The best headlamp incorporates the newest technology in long battery life, LED features, and lightweight materials. Headlamps are staples for cavers, climbers, hunters, and hikers and for those taking part in nearly any outdoor activity. But campers increasingly use headlamps, even for car camping and glamping, because they up the convenience factor.
How you use your headlamp is what determines how much you want to invest, but the best headlamps today are light-years ahead of even one generation earlier in LED technology. The best headlamps also have some surprising features, and we review the top ten below.
Best Headlamp FAQ
1. What Is a Headlamp?
The headlamp is a light worn on the head so the person is hands-free and can deal with darkness. A common use is for camping since complete darkness makes even the simplest tasks, such as finding the nearest water bottle, difficult. Headlamps are also used in some professions and are favored by those in extreme or multi-day wilderness conditions as a basic piece of equipment.
2. What Does a Headlamp Do That a Flashlight Doesn't?
Headlamps trump flashlights in most respects because they are hands-free. They also come in lightweight materials, pack easily, and use bright LED lighting. The best headlamp models also have red, flashing, and high-low settings that are user-friendly. Some headlamps come with rear lights, and many of them are so lightweight that it feels as though the user is wearing a headband and it's easy to forget about it.
3. How Have Headlamps Evolved?
Headlamps were produced for individuals in underground conditions, like mining. They were first used recreationally by cavers, who used chemical means (carbide) to create light inside a sturdy but finicky lamp housing. The first battery-powered headlamps were bulky, heavy, and required carrying belt packs to keep them powered. The carbide versions required water and weren't always reliable due to wind snuffing their flame. Improvements to the durability of light casings and batteries have changed the game. Today's headlamps use rechargeable batteries and the options for light color and quality are impressive.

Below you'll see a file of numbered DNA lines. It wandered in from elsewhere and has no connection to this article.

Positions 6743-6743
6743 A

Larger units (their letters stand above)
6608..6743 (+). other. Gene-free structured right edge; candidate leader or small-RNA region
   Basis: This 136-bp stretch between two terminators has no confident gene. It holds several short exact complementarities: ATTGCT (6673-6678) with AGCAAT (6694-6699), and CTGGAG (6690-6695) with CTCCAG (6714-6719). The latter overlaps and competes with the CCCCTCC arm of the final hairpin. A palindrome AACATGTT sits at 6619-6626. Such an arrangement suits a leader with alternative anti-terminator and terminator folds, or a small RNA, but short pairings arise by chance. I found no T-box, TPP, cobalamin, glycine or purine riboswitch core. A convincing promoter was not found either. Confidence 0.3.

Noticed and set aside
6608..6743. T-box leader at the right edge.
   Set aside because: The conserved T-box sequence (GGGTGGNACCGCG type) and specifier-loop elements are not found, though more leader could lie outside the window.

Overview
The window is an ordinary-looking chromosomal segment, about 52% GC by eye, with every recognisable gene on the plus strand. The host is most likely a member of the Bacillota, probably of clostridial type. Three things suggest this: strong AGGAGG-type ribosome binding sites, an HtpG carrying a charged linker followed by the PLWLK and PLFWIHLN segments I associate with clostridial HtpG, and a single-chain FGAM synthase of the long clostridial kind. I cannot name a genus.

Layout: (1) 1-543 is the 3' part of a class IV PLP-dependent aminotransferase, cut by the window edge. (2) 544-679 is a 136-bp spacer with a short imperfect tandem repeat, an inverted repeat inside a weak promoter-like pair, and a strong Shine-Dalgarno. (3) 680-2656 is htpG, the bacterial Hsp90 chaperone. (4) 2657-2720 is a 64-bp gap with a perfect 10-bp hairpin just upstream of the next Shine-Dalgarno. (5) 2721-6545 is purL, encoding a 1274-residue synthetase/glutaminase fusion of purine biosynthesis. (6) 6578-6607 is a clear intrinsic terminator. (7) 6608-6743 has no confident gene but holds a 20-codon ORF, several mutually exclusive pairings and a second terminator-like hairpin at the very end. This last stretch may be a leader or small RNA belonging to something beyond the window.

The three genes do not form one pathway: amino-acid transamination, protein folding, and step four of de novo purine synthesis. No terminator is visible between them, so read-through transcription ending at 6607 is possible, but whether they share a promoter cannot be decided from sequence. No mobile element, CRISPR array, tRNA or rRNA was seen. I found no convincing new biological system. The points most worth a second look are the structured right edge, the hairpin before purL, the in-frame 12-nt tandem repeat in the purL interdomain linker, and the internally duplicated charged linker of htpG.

4. Where Can You Buy the Best Headlamp Brands?
Headlamps are available online, but they can be tried out at big box outdoors stores like REI and sometimes at electronics stores like Best Buy. Since the fit varies little, most consumers buy them based on battery life and features.
5. How Reliable Are Headlamps?
Headlamps manufactured today are as or more reliable as the best flashlights, use smaller batteries, and rarely quit working. The newer materials are tougher and design flaws in the best headlamp brands have been corrected. Some of the best headlamp products also include light meters to show when the battery is getting low.
6. How Much Should I Pay for an All-Around Headlamp to Replace My Flashlight?
Most decent headlamps that provide enough luminosity shouldn't cost more than $40. Extra features and super lightweight packages are for extreme conditions, long hikes, or specialized wear. Most users who want a headlamp around the house can get away with a rechargeable version that has at least 100 lumens and a red light feature.
How We Reviewed
We picked ten of the best headlamp options available on the market today and compared price, features, and warranty.
Overall Price Range of Headlamps
Headlamps run in the range of $40 to $50, but some with a larger array of features will cost up to $100.
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What We Reviewed
[amazon link="B06XQFZCPX" title="Black Diamond Spot Headlamp" /]
The Spot isn't the most sophisticated but is extremely long lasting and affordable. Most users will get nearly 100 hours of use with a mix of high and low settings.
This nifty little headlamp is minimalist and powerful, with 300 lumens and a waterproof casing. Three AAA batteries are included with purchase and can easily be replaced. With 30 hours of light on high and 175 on low, this little headlamp is far more powerful than it appears.
[amazon link="B07P54N8KR" title="LED Lenser MH10" /]
This is a powerful light for seeing far ahead. Because it lasts for ten hours, cavers like it for extra illumination.